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United States Department of Agriculture

Agricultural Research Service

Research Project: IDENTIFYING AND MANIPULATING DETERMINANTS OF PHOTOSYNTHATE PRODUCTION AND PARTITIONING

Location: Global Change and Photosynthesis Research Unit

Title: Altered Physiological Function, Not Structure, Drives Increased Radiation-Use Efficiency of Soybean Grown at Elevated CO2

Authors
item Rascher, Uwe -
item Biskup, Bernhard -
item Leakey, Andrew D B -
item Mcgrath, Justin -
item Ainsworth, Elizabeth

Submitted to: Photosynthesis Research
Publication Type: Peer Reviewed Journal
Publication Acceptance Date: February 9, 2010
Publication Date: July 1, 2010
Citation: Rascher, U., Biskup, B., Leakey, A.D.B., McGrath, J.M., Ainsworth, E.A. 2010. Altered Physiological Function, Not Structure, Drives Increased Radiation-Use Efficiency of Soybean Grown at Elevated CO2. Photosynthesis Research. 105(1):15-25.

Interpretive Summary: The effects of elevated carbon dioxide on canopy structure and subsequent radiation use effiency were measured in a soybean canopy under open air conditions. Three dimensional maps of the soybean canopy were monitored during the day to investigate how carbon dioxide affected diurnal leaf movements and leaf orientation. Leaf level measurements of photosynthetic physiology were made concurrently. The results indicated that elevated carbon dioxide had little effect on leaf orientation and canopy structure, but significantly increased the rates of photosynthetic electron transport, thereby improving radiation use efficiency. This study provided a proof of concept for quantifying structure-function relationships in 3-dimensional canopies, and modeling the contribution of both leaf-level and canopy-level effects on energy conversion.

Technical Abstract: Previous studies of elevated carbon dioxide concentration ([CO2]) on crop canopies have found that radiation-use efficiency is increased more than radiation-interception efficiency. It is assumed that increased radiation-use efficiency is due to changes in leaf-level physiology; however, canopy structure can affect radiation-use efficiency if leaves are displayed in a manner that optimizes their physiological capacity, even though the canopy intercepts the same amount of light. In order to determine the contributions of physiology and canopy structure to radiation-use and radiationinterception efficiency, this study relates leaf-level physiology and leaf display to photosynthetic rate of the outer canopy. We used a new imaging approach that delivers three-dimensional maps of the outer canopy during the growing season. The 3D data were used to model leaf orientation and mean photosynthetic electron transport of the outer canopy to show that leaf orientation changes did not contribute to increased radiation-use; i.e. leaves of the outer canopy showed similar diurnal leaf movements and leaf orientation in both treatments. Elevated [CO2] resulted in an increased maximum electron transport rate (ETRmax) of light reactions of photosynthesis and increased capacity of nonphotochemical energy dissipation at high light. Modeling of canopy light interception showed that stimulated leaf-level electron transport at elevated [CO2], and not alterations in leaf orientation, was associated with stimulated radiation-use efficiency and biomass production in elevated [CO2]. This study provides proof of concept of methodology to quantify structure-function relationships in combination, allowing a quantitative estimate of the contribution of both effects to canopy energy conversion under elevated [CO2].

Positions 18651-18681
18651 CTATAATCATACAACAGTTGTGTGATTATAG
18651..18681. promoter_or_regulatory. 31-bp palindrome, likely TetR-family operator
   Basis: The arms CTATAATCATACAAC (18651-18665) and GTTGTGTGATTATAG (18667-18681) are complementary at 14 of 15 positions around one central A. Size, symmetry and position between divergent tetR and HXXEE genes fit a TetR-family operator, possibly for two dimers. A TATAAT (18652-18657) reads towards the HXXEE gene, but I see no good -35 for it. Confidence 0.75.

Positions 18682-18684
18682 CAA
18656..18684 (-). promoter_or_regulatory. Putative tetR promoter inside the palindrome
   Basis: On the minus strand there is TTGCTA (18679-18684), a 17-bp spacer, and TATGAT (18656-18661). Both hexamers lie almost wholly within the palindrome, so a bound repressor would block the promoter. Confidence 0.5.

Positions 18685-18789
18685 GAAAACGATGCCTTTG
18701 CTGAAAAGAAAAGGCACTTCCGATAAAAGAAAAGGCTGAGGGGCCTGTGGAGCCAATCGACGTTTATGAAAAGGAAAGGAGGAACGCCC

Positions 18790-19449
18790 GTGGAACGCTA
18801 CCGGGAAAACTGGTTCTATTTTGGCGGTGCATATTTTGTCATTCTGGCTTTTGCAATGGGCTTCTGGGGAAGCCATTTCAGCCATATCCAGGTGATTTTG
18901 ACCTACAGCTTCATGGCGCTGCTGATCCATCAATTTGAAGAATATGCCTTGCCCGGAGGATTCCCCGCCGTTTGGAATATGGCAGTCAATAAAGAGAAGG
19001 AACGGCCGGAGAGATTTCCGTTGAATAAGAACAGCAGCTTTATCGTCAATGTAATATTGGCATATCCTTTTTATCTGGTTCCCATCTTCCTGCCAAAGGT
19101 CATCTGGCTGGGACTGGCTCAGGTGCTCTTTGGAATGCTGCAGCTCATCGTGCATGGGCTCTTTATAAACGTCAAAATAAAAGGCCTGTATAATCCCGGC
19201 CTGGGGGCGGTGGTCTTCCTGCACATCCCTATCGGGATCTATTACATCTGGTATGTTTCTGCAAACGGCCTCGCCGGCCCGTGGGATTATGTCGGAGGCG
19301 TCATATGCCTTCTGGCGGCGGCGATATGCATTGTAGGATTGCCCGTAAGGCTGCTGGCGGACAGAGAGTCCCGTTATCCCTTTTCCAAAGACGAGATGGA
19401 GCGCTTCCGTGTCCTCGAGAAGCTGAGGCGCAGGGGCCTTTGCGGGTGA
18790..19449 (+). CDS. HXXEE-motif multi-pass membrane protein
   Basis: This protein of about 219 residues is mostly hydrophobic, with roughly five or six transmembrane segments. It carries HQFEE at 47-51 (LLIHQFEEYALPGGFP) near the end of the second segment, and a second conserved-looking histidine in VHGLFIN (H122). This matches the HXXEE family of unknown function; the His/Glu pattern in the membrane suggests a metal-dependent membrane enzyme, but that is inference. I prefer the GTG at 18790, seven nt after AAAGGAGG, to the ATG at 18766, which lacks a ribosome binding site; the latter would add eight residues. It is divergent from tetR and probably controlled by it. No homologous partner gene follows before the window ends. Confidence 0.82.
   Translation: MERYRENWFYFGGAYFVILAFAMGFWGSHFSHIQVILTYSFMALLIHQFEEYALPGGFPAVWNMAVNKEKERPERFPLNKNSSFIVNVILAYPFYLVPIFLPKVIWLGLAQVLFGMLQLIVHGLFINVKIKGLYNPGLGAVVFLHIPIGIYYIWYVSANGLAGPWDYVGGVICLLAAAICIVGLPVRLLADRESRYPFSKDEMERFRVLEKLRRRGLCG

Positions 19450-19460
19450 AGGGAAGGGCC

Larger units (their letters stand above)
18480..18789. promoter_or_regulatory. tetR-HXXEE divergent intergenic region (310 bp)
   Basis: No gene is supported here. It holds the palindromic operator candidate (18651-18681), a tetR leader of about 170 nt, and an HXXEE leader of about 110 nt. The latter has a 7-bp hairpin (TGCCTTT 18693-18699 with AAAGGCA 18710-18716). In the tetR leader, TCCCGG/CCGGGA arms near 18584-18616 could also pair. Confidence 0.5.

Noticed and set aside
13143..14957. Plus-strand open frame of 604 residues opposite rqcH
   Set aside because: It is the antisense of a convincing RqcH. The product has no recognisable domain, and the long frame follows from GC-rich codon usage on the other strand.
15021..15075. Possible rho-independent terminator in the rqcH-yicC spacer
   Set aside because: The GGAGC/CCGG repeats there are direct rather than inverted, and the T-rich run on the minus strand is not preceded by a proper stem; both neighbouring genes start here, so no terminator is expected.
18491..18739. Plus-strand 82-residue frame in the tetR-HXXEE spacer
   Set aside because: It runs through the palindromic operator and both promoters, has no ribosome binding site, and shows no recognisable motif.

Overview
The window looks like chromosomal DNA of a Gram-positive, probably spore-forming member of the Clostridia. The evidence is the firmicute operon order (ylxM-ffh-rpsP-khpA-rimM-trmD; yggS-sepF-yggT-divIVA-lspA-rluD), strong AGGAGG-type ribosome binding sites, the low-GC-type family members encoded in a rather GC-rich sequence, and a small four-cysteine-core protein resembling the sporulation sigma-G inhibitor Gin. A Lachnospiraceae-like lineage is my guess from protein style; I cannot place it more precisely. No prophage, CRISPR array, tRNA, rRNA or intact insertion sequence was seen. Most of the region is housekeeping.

Last Modified: 10/1/2014
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